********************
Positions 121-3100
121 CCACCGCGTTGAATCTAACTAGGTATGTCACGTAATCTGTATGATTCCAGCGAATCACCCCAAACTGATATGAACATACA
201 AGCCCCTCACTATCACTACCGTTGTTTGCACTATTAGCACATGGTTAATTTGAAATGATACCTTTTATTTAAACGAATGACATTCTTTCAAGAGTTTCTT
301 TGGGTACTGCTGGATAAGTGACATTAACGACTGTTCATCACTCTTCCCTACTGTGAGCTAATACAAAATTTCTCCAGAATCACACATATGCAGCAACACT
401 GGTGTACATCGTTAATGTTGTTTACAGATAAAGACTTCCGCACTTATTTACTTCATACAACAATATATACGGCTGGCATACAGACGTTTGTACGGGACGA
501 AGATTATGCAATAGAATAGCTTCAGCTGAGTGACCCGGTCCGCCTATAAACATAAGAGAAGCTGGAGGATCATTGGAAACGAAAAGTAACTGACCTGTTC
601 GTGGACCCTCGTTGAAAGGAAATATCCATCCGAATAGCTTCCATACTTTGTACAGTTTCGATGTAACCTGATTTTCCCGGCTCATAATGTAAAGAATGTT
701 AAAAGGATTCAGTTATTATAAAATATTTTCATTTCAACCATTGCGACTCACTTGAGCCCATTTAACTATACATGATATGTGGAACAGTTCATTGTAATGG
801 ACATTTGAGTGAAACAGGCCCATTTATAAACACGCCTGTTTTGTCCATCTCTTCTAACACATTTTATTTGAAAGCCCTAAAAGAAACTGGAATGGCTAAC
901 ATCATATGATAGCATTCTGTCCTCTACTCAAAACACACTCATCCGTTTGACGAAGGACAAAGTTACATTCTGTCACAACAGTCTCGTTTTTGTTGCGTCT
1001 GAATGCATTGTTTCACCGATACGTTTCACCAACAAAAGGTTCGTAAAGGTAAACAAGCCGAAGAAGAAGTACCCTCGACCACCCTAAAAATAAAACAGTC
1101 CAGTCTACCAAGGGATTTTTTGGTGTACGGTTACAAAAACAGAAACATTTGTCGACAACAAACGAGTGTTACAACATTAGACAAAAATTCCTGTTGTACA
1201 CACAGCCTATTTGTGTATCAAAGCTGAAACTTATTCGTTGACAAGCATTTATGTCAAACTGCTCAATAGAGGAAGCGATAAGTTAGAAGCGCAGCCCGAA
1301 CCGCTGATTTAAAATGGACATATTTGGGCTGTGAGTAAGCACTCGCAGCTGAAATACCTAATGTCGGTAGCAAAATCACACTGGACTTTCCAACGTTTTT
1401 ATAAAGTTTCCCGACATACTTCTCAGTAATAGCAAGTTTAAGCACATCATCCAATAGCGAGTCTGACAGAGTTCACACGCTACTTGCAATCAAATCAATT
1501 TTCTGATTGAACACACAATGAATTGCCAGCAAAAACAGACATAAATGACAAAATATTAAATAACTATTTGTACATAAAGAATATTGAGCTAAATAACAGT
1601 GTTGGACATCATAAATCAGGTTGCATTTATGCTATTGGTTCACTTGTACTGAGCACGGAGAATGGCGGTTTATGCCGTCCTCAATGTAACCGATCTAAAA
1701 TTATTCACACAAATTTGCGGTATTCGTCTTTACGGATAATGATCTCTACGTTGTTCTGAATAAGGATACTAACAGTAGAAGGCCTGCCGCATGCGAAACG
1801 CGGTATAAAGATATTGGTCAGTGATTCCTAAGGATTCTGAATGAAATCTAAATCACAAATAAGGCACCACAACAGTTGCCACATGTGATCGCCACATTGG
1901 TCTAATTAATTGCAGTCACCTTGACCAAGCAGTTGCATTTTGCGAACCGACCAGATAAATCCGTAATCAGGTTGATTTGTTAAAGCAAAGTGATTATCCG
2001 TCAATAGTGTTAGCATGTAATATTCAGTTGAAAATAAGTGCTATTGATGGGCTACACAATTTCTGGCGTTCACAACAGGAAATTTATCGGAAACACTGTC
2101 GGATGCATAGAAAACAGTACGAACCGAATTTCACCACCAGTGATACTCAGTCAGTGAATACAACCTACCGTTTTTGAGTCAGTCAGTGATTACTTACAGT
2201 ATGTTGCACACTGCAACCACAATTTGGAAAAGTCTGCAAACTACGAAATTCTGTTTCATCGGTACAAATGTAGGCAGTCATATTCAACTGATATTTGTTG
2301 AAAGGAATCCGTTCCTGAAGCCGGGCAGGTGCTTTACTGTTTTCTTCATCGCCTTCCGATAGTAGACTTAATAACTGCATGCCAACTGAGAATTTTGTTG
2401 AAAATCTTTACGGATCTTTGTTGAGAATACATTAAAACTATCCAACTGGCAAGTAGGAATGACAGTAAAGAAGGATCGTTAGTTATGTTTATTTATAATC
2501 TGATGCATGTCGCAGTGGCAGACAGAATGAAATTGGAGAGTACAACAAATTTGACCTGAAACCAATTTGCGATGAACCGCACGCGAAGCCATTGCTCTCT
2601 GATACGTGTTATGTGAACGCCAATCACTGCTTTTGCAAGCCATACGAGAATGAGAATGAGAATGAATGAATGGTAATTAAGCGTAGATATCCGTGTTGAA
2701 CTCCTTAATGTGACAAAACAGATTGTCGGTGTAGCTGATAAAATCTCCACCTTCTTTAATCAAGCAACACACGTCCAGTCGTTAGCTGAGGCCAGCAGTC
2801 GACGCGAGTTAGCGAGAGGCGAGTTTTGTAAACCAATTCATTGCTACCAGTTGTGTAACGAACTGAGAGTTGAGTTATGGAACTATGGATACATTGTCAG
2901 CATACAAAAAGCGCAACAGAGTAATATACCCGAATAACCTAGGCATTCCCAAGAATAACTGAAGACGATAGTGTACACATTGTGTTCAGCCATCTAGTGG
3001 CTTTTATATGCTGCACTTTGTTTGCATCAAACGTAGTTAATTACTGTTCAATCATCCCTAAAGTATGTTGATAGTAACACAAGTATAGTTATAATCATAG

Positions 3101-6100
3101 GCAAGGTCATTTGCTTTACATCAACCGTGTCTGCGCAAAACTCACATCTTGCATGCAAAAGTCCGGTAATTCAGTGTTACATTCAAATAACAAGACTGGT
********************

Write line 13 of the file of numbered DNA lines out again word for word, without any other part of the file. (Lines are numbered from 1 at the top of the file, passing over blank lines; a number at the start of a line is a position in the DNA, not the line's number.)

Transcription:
1201 CACAGCCTATTTGTGTATCAAAGCTGAAACTTATTCGTTGACAAGCATTTATGTCAAACTGCTCAATAGAGGAAGCGATAAGTTAGAAGCGCAGCCCGAA